Abarat is an as-yet unfinished Young Adult fantasy quintet (of which so far only the first three books have appeared: Abarat,Days of Magic, Nights of War, and Absolute Midnight—the intended sequel of which is tentatively titled "Kry Rising") written and illustrated by one Clive Barker.Yes, thatClive Barker.The books follow the adventures of a young woman named Candy Quackenbush. She hails from the small town of Chickentown, Minnesota, a tiny burg with a higher population of its eponymous fowl than people. She longs for something more than her small-town life, but doesn't know where to find it. One day, a strange compulsion grips her, and she races to the outskirts of town. There, she finds a strange man named John Mischief, whose brothers live as heads sprouting out of his impressive antlers, who is running from a strange, gaunt man named Shape. But through the powers of a magical lighthouse, she manages to summon a sea from nowhere—and from there, she is carted off to the Abarat. The Abarat is an archipelago where every island is an hour of the day, and it is full of strange, wonderful creatures. But sinister beings lurk in the shadows, and they have impure designs on Candy...Perhaps the most noticable aspect of the books is that they are all lavishly illustrated by Clive Barker himself with hundreds of full-color paintings, on glossy paper. They're a visual trip as well as a mental one. While Vanilla Edition, non-illustrated print runs of the books have been made, the pictures are part of the fun.
Adipose Rex: King Claus, after the death of his beloved daughter.
Aerith and Bob: Often of the normal first name, strange last name variety like Candy Quackenbush, John Mischief (and all his brothers), and Christopher Carrion. Then there are just the strange ones, like Tropella and Izarith.
Alien Sky: Despite seeing the antlered John Mischief and his seven brothers, the fish-human Sea Skippers, and the summoning of the Sea of Izabella, it's the unrecognizable stars in the sky that really hits home for Candy that she's in another world.
Absolute Midnight: Anti-Villain again and with the villain in name only, with a huge portion of the Woobie.
Apocalypse How: As of Absolute Midnight, at least a Class 0. Mater Motley releases the sacbrood, which blot out the Abarat's sky. The resulting darkness wakes a metric ton of Eldritch Abominations, which rampage unchecked over several of the islands. Thousands die. It's heavily implied over the course of the book that it's only going to get worse.
Artificial Human: Some of the stitchlings are fairly close. Also the Kid of Commexo.
Become a Real Boy: What Rojo Pixler wants for the Conjuration of Life for—to give life to the Commexo Kid.
Bigger Bad: As of Absolute Midnight, the Nephauree.
Great Big Book of Everything: Klepp's Almenak, though the Abaratians know you'd be wise to take everything Klepp writes with a grain of salt. It's good in a general sense, though.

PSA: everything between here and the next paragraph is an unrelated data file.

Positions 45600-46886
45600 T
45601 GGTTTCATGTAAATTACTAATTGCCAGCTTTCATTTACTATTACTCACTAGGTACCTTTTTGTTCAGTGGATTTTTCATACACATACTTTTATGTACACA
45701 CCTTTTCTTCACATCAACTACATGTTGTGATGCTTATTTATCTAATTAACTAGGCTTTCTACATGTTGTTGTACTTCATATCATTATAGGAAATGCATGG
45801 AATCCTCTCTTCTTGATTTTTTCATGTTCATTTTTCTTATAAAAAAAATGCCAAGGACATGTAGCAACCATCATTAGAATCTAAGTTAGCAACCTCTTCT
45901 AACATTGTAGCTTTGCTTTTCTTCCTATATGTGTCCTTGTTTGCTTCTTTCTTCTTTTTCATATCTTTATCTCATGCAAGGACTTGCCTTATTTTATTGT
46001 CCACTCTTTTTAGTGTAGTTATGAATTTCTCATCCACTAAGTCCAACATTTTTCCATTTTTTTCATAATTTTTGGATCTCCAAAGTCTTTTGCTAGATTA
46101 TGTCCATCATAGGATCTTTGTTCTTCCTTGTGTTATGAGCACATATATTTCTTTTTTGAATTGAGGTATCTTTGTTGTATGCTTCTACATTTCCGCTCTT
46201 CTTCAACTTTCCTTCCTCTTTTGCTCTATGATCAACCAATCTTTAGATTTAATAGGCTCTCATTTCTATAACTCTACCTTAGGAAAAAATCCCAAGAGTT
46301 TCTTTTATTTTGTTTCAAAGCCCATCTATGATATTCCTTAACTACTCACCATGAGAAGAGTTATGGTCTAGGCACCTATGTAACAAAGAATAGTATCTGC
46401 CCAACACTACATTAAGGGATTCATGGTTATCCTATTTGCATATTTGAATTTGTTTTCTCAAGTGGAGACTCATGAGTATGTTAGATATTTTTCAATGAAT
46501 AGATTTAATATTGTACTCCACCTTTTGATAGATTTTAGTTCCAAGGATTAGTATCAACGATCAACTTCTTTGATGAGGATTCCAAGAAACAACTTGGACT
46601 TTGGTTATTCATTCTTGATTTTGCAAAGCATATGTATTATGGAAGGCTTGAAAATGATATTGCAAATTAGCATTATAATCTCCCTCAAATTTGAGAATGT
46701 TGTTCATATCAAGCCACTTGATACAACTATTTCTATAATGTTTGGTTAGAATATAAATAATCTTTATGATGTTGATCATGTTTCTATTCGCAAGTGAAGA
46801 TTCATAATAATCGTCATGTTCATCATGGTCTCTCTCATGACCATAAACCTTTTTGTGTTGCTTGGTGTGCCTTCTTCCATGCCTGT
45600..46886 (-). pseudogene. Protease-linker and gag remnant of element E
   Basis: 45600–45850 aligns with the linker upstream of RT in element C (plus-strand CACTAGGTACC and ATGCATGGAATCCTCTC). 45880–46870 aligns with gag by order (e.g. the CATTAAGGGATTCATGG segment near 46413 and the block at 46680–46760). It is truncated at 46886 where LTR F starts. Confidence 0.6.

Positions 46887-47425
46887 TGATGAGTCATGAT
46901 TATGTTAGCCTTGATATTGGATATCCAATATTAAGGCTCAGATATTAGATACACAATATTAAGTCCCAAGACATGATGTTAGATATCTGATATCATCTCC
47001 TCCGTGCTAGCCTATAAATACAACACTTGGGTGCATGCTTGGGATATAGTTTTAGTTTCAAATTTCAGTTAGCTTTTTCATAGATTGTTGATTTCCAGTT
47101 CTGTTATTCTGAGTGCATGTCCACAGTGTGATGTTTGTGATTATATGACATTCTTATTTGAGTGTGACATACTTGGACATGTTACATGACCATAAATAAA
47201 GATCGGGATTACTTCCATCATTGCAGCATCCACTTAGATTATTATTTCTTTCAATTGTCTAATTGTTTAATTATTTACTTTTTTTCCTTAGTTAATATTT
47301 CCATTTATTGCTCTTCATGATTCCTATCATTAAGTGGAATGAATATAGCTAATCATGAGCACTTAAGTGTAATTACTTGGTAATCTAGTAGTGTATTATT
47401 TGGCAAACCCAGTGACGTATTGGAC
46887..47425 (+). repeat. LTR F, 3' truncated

Half-Human Hybrids: Lots and lots of them everywhere around—Izarith the part-Skizmut, the half-dragon priest Deetha Maas.
The Hecate Sisters: The Fantomaya. Mespa is the Maid, Joephi the Matron, and Diamanda the Hag.
Head Pet: Candy briefly has a squid as one. He dies of exposure, sadly.
Hufflepuff House: Many of the islands, other than the ones we spend the "most" time on.
Impossible Thief: John Mischief and his brothers, who managed to steal the tattoos of a criminal named Monkai-Monkai while he was in prison.
Instant Expert: Candy, who adapts quickly to Abarat. The strangeness of this is discussed—people from the Hereafter have gone mad from trying to adapt too quickly, since their imaginations couldn't handle the strangeness of Abarat. By comparison, not only is Candy still sane, despite being hunted by Christopher Carrion's minions, she displays an innate talent for magic.
It's because she has Princess Boa's soul inside her.
Ironic Nursery Tune: Shape likes to use these to intimidate people, though they're more openly sinister than tunes from our world, having apparently been written by Card Carrying Villains. There are some innocent nursery tunes too, though. For example, the lullaby Zephario Carrion sung to his son, Christopher.
Monster Sob Story: Christopher Carrion's backstory. His entire family, except for his grandmother and absent father, died in a massive fire, he was brought up to be a perfect villain by his abusive grandmother who had sewn up his lips for saying the word love, fell in love with a princess who used and then shunned him...and his life didn't get better since then.
Morality Pet: Maratien to Mater Motley in the third book. She's one of the few people who Motley's shown actual kindness and concern for, even more so than her own son.
...and then she kills Maratien and sews her soul to her dress.
Schedule Slip: The third book, Absolute Midnight, took seven years to finish, officially getting out on September 27, 2011.
Split at Birth: Inverted. Maybe. Princess Boa's spirit was reincarnated into a just-about-to-be-born Candy. However, prenatal Candy had a soul of her own. So Candy as an adolescent girl is referred to as the "Two in One," and realizes that "Candy" and "Princess Boa" are two halves of the same whole within her—hence, fused at birth. It's not exactly clear, just roll with it.
Writing by the Seat of Your Pants: For the first book, Barker admits that most of the pictures came first, and a story just kind of sprung up around them. He's planned the rest a bit more carefully, though.
Yandere: Christopher Carrion. After Princess Boa rejected him, he sent a dragon to kill her.